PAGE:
And although the support from those family and friends are her greatest tool she also needs the medications to help stabilize them when they are not around. And she continues on her Adventure and takes joy in seeing the king of dragons, the combination for succesd. She wisely takes her pills and hopes that each one will give her even more courage and strength to get through the day. Tomorrow she will try yet another pill for that very reason. And as she has grown in her young wisdom she is hopeful that this one will add an additional layer of armor to her emotional stability. She knows what to look for now and how she may change in Mind and Spirit. She has a better understanding of how that same pill and it’s hopeful sway of emotion may also result in a separation from her dragon that she can no longer live without.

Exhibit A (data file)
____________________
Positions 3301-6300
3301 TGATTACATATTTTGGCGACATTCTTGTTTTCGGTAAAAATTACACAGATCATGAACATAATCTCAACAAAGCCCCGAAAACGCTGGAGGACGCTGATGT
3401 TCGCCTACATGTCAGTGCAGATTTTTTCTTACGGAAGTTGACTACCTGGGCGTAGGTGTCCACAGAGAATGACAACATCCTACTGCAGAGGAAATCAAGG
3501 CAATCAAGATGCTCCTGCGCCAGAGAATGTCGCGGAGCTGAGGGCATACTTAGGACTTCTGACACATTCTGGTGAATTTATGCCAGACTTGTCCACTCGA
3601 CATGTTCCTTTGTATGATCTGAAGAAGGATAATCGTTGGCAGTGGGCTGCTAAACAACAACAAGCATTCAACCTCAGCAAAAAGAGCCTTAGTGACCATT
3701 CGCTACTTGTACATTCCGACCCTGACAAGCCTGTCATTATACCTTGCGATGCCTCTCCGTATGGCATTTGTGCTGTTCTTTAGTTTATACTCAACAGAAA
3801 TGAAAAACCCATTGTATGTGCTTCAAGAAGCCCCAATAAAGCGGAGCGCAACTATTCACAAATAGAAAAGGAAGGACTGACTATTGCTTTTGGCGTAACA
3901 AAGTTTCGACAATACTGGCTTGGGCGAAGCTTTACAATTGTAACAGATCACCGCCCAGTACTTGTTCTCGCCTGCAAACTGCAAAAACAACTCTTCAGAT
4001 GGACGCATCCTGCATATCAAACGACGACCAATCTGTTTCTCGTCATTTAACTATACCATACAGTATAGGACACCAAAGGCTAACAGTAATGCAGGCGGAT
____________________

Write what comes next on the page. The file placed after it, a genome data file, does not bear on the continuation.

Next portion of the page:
As she flies her Dragon into tomorrow and the unknown of medication response, we will support her and watch her and give her the encouragement to relax her grip and fly. To have no hidden battles with other dragons that may appear. To have no fire balls come from inside and flare and light up the sky in terror. May she feel the calmness of a new day with the breeze in her hair and the sun in the sky. As much as we struggle to give her a new pill we know that each opportunity to keep her on the saddle of her dragon is another day of hope that she can be the best dragon rider she can be. Someday she will be dragon master and her dragon will be king.

To be Present, Avoid the Grudge


People hold grudges. Most people to some degree will hold a grudge for a few minutes or a few hours or a few days. Sadly some people hold grudges for years and years never to recover from whatever made them so upset. It runs in the family. It’s a habit for some people. It is not a way to live or think or model your life after.